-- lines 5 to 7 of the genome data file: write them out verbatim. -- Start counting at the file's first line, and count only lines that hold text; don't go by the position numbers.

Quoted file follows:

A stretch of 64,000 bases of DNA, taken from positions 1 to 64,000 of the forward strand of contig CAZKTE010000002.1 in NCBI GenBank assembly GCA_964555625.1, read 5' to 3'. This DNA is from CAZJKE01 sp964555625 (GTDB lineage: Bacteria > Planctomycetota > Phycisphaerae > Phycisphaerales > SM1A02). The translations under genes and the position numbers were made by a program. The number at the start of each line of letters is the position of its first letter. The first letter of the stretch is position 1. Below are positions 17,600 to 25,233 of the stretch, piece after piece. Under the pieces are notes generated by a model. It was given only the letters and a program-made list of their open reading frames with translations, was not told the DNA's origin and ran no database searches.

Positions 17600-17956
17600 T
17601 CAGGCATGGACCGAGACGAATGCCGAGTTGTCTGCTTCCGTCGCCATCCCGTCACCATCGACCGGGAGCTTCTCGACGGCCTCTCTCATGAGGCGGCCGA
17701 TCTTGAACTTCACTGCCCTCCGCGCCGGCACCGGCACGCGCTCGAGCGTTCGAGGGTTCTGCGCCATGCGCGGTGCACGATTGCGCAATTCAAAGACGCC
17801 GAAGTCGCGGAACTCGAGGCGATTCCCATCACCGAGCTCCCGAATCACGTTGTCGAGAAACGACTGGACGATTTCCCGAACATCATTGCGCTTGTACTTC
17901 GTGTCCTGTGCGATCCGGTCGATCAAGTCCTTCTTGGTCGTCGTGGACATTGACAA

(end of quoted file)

17701 TCTTGAACTTCACTGCCCTCCGCGCCGGCACCGGCACGCGCTCGAGCGTTCGAGGGTTCTGCGCCATGCGCGGTGCACGATTGCGCAATTCAAAGACGCC
17801 GAAGTCGCGGAACTCGAGGCGATTCCCATCACCGAGCTCCCGAATCACGTTGTCGAGAAACGACTGGACGATTTCCCGAACATCATTGCGCTTGTACTTC
17901 GTGTCCTGTGCGATCCGGTCGATCAAGTCCTTCTTGGTCGTCGTGGACATTGACAA